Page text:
Dumfriesshire Towns: Pt 1 – Lockerbie

Our next trip took us to the town of Lockerbie, which is sadly most well known for a tragedy that occurred during the latter half of the 20th century…


Status: Dumfries & Galloway (historically Dumfriesshire), Town, Scotland

Date: 06/01/2013

Travel: Car

Eating & Sleeping: N/A

Attractions: Lockerbie Town Hall, War Memorial, Lockerbie Bombing Memorial, West Coast Main Line etc

Lockerbie 2

We arrived in the town by car, and pulled up in the centre of town on High Street, outside Lockerbie’s two most prominent landmarks. The Tower of the Town Hall rose up into the mist, topped by a familiar turreted Clock section, which we have seen in a number of Scottish towns, from nearby Annan, to the town of Hawick in the Scottish Borders.

Lockerbie Town Hall dates back to 1873 when the 1st designs were drawn up by David Bryce (1803 – 1876, a notable Scottish Architect from Edinburgh, who also designed the Surgical Hospital in Edinburgh amongst others). Construction wouldn’t begin for another decade, during which the plans were altered slightly, but eventually work began in 1884, and it was completed that year. It’s a beautiful building, something that the Scots do well, especially with buildings of such importance.

Outside the Town Hall stands the towns War Memorial, designed by James B Dunn of Edinburgh in the 1920’s. Around the edge of the pedestal are plaques bearing names of the soldiers from the town who lost their lives in World War I between 1914 – 1919.

Just East of the Town Hall/Memorial lies Lockerbies station on the West Coast Main Line, the main train line between London and Glasgow which runs through the town. The station opened in 1847 and trains ran between Carlisle/Glasgow via Lockerbie, as well as from the town to the nearby main town of Dumfries from 1863. This 2nd line sadly closed in the 1960’s but due to Lockerbies position directly on the mainline it survived, and is an important stop on the line. Interestingly, Lockerbie Station is the only one in Scotland not served by any Scotrail Services, with only Virgin Trains and First Transpennine Express stopping here.

Lokerbie 2

We moved off from the centre of town, heading towards another Memorial just outside the town centre. On the way, we had to stop at some traffic lights outside the Holy Trinity Roman Catholic Church.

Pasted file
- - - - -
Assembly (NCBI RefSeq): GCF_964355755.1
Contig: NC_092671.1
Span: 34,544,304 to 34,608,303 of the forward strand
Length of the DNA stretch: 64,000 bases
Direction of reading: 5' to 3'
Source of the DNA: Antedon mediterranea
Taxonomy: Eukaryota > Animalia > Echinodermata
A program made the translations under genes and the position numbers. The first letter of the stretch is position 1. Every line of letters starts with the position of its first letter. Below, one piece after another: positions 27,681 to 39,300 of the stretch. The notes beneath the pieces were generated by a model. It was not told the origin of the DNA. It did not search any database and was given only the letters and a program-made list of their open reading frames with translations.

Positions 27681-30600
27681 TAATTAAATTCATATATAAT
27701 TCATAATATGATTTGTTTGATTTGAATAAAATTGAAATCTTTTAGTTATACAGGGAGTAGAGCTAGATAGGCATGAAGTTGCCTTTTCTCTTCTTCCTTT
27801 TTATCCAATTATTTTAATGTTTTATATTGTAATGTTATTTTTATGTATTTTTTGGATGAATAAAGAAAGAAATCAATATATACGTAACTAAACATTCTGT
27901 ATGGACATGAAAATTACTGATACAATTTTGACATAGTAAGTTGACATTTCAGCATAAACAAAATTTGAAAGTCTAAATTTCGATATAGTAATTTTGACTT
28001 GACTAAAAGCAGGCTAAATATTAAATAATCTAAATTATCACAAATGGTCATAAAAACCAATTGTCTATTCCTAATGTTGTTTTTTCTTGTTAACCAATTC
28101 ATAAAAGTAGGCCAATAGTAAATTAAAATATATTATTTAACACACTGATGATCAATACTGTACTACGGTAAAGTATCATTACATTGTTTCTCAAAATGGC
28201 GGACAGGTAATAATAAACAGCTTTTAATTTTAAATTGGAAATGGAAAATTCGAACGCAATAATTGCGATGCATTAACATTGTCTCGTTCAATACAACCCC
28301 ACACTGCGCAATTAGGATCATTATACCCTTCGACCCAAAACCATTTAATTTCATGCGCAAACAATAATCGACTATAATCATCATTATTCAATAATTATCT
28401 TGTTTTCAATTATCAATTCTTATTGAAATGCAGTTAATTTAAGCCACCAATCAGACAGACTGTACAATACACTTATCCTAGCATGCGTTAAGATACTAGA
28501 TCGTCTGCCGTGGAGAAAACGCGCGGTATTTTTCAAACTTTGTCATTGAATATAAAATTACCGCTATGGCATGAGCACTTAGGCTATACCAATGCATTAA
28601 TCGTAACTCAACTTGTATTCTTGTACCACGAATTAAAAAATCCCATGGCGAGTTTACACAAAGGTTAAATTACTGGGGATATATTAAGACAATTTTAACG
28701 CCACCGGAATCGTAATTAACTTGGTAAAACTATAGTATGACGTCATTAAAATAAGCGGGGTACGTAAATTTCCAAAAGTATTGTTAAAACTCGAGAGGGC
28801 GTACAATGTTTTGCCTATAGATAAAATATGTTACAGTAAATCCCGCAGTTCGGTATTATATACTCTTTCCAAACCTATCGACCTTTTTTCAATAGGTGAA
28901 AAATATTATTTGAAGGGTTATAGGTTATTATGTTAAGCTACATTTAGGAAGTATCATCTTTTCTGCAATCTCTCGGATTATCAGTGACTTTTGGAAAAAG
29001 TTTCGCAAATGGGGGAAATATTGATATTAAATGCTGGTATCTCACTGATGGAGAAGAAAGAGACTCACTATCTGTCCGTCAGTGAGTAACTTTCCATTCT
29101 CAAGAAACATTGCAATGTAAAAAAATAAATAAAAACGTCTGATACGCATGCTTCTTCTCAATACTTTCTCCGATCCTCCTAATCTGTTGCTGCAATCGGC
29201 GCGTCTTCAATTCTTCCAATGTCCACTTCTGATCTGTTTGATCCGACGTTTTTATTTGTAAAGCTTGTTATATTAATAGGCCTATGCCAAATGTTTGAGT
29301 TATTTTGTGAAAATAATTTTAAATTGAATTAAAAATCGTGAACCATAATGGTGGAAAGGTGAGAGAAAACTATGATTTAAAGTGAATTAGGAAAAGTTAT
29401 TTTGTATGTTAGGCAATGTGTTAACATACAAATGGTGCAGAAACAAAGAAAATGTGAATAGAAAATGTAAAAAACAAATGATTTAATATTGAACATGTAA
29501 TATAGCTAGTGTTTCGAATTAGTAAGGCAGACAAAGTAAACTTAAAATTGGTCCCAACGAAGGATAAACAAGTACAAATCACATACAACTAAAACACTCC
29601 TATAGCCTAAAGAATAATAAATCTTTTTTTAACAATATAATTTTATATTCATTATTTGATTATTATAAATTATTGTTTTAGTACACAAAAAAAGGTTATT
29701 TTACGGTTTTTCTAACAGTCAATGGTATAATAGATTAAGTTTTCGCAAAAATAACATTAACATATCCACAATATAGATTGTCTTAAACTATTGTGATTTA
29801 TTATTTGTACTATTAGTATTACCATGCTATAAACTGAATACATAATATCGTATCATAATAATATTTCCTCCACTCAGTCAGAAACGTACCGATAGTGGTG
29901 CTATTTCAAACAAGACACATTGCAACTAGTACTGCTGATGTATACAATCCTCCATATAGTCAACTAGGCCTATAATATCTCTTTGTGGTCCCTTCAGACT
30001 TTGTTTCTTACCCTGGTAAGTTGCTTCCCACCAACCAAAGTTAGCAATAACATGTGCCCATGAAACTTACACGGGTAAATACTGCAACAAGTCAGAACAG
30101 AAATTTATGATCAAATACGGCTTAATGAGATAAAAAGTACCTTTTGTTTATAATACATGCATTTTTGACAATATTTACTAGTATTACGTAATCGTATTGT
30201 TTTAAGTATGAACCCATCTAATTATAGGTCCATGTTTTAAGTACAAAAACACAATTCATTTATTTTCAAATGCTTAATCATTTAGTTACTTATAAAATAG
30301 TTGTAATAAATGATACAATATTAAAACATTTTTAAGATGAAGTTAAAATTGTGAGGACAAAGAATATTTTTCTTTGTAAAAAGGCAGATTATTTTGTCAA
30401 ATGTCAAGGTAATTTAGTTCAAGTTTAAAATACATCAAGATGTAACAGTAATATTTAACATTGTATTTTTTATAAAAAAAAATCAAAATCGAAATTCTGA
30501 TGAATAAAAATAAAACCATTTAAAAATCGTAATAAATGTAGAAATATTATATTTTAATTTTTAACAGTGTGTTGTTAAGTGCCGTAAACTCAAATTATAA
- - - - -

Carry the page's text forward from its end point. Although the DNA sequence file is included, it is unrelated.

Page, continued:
Another fine building built in the familiar Red ashlar stone which characterises so many of Scotland’s buildings. The Church dates back to 1875, and overlooks the B723 which runs from the Town Hall, past the Church and away from the town centre.

Lockerbie 3

We left the town centre, and made our way out to the Lockerbie Garden of Remembrance over in Dryfesdale Cemetery, just outside the main town. We soon arrived at the memorial to the tragic Lockerbie Air Disaster of 1988, a despicable terrorist attack on a plane flying from Frankfurt towards the USA via London.

On December 21st 1988 Pan Am Flight 103 exploded over the town after a bomb left on board detonated. The plane crashed into the centre of town, hitting a petrol station and causing an enormous explosion. On board were 243 passengers, and 16 crew, who all sadly died in the crash, along with 11 people on the ground in the town itself.

The first set of stones pay tribute to these local residents, who shall always be remembered here in Lockerbie.

Lockerbie 1

Past these stones likes the main memorial, which includes the names of everyone on board the Boeing 747. Surrounding the memorials is a small park where residents, family members and others can come and pay their respects in quiet surroundings, alone with their thoughts. Only 1 person was ever convicted for the bombing, a Libyan National called Abdelbaset Ali Mohmed al-Megrahi, who was jailed in 2001 for his crimes. After being diagnosed with cancer in 2009 with terminal cancer, he was released on compassionate grounds and died in 2012. There are still questions about whether or not he really did plant the bomb, and unfortunately the truth may never be fully known.

Lockerbie is a lovely little town which was an innocent bystander in a tragedy that rocked the world, and shattered the lives of this peaceful area of South West Scotland. The victims shall never be forgotten, and Lockerbie shall move on, proud of it’s heritage, fine buildings and beautiful surroundings.

With a station on the West Coast Main Line it has good connections to Glasgow/Edinburgh, Carlisle, Lancaster, Preston and London, as well as Manchester/Manchester Airport. The A74 (M) runs past the town, and soon becomes the M74 which runs into Glasgow City Centre to the North, and becomes the M6 at the English border a few miles South of the town. Local buses also run to places like Dumfries and Gretna, situated on the Anglo-Scottish Border.

We moved on, to the neighbouring town of Lochmaben…


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